I presume this is the result of previous underfunding by the Bush Administration, and maybe by next year the VA will have money again under Obama, who has put more funds into the VA in his new budget, which of course the Republicans are opposing.

    Odd that Repubs wrap themselves up in the flag and patriotism, but in reality consistently underfund soldiers & veterans. They say one thing but do another, typical Republican deceit & hypocrisy. Meanwhile, soldiers & vets die, as we all saw last year with medical scandals at Walter Reed and the VA.

    But hey, Repubs wave the flag and tell us how much they love the troops, so it must be true, right? icon_razz.gif
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    Mar 03, 2009 11:47 AM GMT
    The flu pandemic of 1918 (Spanish Flu) killed at least 50 million people worldwide. Some estimates go as high as 100 million. My grandparents were included in these totals. This pandemic killed the young and the aged. Middle aged people were not as likely to die. Death from the Spanish Flu was due to an immune response to the virus. This immune response inflamed small blood vessels in the lungs. The damaged vessels leaked fluid; filling the lungs and resulting in suffocation. The healthy young would have strong immune systems which would result in significant lung damage. Middle aged people would not have such a strong immune response and secondary vessel damage since their immune systems were weakening with age. Another theory on why the Spanish Flu was so deadly to the young deals with antibodies.The middle aged population may have been exposed to a similar virus in the 1800s that provided antibodies to fight the Spanish Flu (similar to the modern flu shot causing antibody production). The people that died from that flu were the children, teenagers, and those in their twenties and early thirties. These were individuals not yet born when the earlier infection occurred.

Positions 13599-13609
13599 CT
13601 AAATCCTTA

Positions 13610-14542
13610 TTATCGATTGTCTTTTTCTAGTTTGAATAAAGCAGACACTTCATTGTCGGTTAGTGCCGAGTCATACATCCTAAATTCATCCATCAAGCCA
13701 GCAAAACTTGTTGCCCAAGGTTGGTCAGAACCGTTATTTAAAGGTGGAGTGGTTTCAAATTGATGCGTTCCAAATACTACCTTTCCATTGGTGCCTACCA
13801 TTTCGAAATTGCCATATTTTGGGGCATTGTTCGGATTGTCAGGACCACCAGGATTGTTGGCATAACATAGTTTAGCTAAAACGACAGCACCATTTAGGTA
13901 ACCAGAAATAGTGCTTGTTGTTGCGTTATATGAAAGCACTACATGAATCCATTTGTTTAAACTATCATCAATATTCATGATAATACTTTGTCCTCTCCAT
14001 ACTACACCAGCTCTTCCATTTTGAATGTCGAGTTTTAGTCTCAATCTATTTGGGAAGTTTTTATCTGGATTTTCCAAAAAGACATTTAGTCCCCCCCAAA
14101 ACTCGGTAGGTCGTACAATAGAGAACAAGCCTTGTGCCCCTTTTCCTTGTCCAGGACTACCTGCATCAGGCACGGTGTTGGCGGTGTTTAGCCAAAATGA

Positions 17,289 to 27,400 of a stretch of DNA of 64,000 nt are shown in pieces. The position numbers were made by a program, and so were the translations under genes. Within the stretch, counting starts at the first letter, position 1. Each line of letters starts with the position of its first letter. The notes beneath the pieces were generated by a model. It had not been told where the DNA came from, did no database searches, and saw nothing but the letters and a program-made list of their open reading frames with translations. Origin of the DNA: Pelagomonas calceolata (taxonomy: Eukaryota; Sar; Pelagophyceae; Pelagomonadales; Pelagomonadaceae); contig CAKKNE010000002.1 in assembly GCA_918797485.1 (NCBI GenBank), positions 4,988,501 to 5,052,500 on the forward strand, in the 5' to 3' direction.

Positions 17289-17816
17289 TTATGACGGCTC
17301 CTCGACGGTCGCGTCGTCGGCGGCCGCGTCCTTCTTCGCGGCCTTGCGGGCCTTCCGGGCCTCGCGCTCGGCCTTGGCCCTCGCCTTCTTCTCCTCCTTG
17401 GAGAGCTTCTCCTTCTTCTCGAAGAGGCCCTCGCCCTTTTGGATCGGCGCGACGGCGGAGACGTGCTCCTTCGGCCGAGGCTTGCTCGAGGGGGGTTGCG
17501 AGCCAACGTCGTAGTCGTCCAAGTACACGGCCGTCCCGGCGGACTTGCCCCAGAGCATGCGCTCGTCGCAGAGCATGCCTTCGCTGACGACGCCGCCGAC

I just wonder if a similar situation happened with this young boy.

    A link from the CDC if your interested in the "Mother Of All Pandemics"

    Stanford has a more readable article with links
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    Mar 03, 2009 1:28 PM GMT
    Another reason to live life fully everyday people
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    Mar 03, 2009 1:38 PM GMT

    I know it's off subject, but when someone dies and we look at his picture we feel more sorry if he's hot/cute and young rather that if he's old or ugly .. our rough world ..icon_confused.gif

    Sad to hear ..

  • MSUBioNerd

    Posts: 1813

    Mar 03, 2009 2:11 PM GMT